Department for Education

All 10 Written Questions max 10 shown

Date Title Questioner
28 Oct 2019, 2:48 p.m. School Exclusions Review Sarah Jones

Question to the Department for Education

To ask the Secretary of State for Education, how many departmental staff are working on implementing the recommendations of the Timpson review of school exclusions; and which directorate is responsible for that work.

Answer (Nick Gibb)

The Behaviour, Attendance, Exclusion and Alternative Provision Division of the Department for Education is the lead division taking forward the Government's programme of action on behaviour, exclusions and alternative provision.

As of September 2019, this division had 32 members of staff, and sits in the Strategy, Social Mobility & Disadvantage directorate.

The recommendations of the Timpson review of school exclusion are wide-ranging, and it is not possible to record how much time individual staff will spend working on them, as this work will be carried out in addition to other duties. Staff from across the Department will also contribute to the work on an ad hoc basis.

28 Oct 2019, 2:35 p.m. Special Educational Needs: Employment and Training Mr Jim Cunningham

Question to the Department for Education

To ask the Secretary of State for Education, what steps he is taking to increase the (a) quantity and (b) quality of employment and training opportunities for SEND students over the age of 16.

Answer (Michelle Donelan)

The Special Educational Needs and Disabilities (SEND) Code of Practice explicitly states that all children and young people with SEND, whether or not they have an Education, Health and Care (EHC) plan, should be prepared for adulthood, including employment. We know that with the right preparation and support, the overwhelming majority of young people with SEND are capable of sustained paid employment. All professionals working with them should share that presumption and should provide the career advice and support that help young people to develop the skills and experience, and achieve the qualifications, that they need to succeed in their careers.

Work-based learning is available through personalised study programmes for all young people aged 16 to 19, or up to age 25 if the young person has an EHC plan. This includes:

  • Supported Internships – these are structured study programmes, based primarily at an employer. They equip young people who have an EHC plan with the skills they need for work, through learning in the workplace. In December 2017, the department provided an additional £9.7 million to local authorities to train job coaches and establish supported internship forums, bringing together local partners to develop and deliver supported internships in their area.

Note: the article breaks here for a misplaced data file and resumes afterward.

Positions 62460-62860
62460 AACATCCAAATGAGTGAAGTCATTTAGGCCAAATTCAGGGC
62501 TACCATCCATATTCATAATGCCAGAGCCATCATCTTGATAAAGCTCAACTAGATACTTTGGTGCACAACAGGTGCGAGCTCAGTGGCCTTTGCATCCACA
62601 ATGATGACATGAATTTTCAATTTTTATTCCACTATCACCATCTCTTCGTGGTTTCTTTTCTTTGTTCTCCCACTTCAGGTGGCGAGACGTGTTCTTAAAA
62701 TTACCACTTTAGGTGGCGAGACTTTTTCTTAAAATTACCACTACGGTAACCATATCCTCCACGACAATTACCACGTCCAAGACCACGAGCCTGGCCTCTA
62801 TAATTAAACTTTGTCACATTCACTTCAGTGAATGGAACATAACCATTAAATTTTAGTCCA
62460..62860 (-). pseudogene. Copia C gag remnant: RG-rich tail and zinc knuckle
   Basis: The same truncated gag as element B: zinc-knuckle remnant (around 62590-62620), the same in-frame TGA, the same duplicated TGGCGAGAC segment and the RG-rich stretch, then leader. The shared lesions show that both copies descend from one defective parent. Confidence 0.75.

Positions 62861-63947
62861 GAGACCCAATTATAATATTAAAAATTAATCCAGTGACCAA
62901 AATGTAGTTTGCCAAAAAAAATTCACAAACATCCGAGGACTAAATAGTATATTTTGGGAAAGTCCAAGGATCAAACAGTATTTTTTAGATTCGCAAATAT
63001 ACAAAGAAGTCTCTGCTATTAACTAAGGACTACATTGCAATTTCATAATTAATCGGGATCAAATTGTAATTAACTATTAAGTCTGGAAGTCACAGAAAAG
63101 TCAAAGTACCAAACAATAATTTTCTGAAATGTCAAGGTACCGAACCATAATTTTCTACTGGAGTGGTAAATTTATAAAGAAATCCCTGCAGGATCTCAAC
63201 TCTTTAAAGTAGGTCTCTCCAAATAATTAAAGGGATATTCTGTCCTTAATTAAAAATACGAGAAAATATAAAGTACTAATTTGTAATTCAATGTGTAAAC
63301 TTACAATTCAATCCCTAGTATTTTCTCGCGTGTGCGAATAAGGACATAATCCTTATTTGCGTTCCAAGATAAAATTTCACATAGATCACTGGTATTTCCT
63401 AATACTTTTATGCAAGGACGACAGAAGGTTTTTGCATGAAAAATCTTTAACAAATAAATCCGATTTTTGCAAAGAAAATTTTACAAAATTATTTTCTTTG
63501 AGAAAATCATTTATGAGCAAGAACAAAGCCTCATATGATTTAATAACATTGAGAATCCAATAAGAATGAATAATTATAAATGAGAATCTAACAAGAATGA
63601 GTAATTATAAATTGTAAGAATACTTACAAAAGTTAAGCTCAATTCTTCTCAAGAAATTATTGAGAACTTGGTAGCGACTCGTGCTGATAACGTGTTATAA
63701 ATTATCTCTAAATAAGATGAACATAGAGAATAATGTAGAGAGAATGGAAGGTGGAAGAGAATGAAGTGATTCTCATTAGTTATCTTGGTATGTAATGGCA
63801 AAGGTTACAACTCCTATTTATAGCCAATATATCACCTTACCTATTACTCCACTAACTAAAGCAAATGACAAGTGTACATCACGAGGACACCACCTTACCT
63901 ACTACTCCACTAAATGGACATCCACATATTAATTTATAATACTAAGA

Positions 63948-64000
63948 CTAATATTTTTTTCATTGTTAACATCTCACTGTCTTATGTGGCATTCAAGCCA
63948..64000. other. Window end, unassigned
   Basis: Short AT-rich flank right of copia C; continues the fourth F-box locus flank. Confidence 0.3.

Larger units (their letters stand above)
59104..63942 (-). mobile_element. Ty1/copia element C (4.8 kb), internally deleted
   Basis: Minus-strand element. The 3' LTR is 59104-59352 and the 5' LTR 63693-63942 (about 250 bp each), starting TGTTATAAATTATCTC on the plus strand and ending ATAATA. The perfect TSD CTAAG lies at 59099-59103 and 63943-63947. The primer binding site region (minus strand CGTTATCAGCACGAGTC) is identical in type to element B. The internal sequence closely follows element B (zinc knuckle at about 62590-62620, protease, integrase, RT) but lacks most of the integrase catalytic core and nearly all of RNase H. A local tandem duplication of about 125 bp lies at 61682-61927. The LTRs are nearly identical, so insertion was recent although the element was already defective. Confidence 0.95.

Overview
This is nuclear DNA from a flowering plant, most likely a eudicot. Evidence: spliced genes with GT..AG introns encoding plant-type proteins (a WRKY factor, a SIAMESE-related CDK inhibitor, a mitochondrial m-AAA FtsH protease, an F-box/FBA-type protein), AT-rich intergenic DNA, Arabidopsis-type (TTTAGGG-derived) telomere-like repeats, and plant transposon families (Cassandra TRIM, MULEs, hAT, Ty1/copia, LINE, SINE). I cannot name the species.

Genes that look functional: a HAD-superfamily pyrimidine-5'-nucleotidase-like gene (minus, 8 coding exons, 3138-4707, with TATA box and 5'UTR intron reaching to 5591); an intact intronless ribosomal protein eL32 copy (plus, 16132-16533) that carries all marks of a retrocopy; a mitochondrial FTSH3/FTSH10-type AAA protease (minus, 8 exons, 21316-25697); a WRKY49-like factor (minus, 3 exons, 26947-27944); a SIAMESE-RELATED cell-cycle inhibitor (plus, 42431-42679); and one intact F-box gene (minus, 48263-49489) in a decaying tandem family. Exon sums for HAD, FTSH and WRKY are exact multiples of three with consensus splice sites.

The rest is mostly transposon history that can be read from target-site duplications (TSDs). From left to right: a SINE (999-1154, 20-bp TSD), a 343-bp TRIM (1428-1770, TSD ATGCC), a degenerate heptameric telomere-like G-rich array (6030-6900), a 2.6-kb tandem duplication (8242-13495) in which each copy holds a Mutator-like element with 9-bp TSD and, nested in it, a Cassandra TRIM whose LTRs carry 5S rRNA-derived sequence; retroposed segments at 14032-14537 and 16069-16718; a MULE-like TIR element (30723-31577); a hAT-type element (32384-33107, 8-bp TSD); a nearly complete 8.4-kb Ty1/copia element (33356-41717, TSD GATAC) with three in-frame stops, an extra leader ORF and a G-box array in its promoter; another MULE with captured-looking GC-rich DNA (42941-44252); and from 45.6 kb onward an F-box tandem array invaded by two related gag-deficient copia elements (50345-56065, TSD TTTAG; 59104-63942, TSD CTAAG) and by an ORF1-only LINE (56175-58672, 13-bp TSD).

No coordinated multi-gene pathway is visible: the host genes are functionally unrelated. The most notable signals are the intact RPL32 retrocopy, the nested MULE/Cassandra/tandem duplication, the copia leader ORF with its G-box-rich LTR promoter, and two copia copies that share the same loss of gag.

• Traineeships - these support young people aged 16-24 (25 with an EHC plan) by providing quality training for young people who need to develop their skills and experience to access apprenticeships and other sustainable employment. The department is currently considering how the programme can provide a more effective pathway into apprenticeships. We are also considering greater flexibility and employer involvement in the design, whilst retaining what currently works.

  • We have also taken steps to ensure apprenticeships are accessible to those with an EHC plan or legacy statement. This includes adjusting the minimum English and maths requirements to Entry Level 3 Functional Skills if they struggle to achieve the regular English and maths minimum requirements but can otherwise meet the occupational standards of the apprenticeship.

  • We have also funded Mencap, to help colleges arrange work experience placements for learners with SEND.

However, we know there is more to do and that is why in September, my right hon. Friend, the Secretary of State for Education announced a cross-government review of provision for children and young people with SEND, to ensure that they are supported to thrive and prepare for adulthood, including employment.

28 Oct 2019, 2:25 p.m. Social Services: Autism Mr Laurence Robertson

Question to the Department for Education

To ask the Secretary of State for Education, if he will develop a model of what good social care looks like for children and young people on the autism spectrum.

Answer (Michelle Donelan)

The department is committed to promoting effective special educational needs and disabilities (SEND) support within schools and colleges, and good social care provision for all, including autistic children and young people. The department has issued guidance that encompasses all forms of SEND.

The SEND Code of Practice (2014) places a duty on schools and colleges to use their best endeavours to support all pupils with SEND, including those with autism. Support should be focused on the needs of individual children and young people, which can vary enormously even for those who have the same condition and where they may have more than one condition. This means that the educational interventions that may be effective for one child will not necessarily work for another with the same diagnosis. This need for a flexible and child-centred approach is why, as a department, we do not prescribe specific guidance on supporting particular conditions.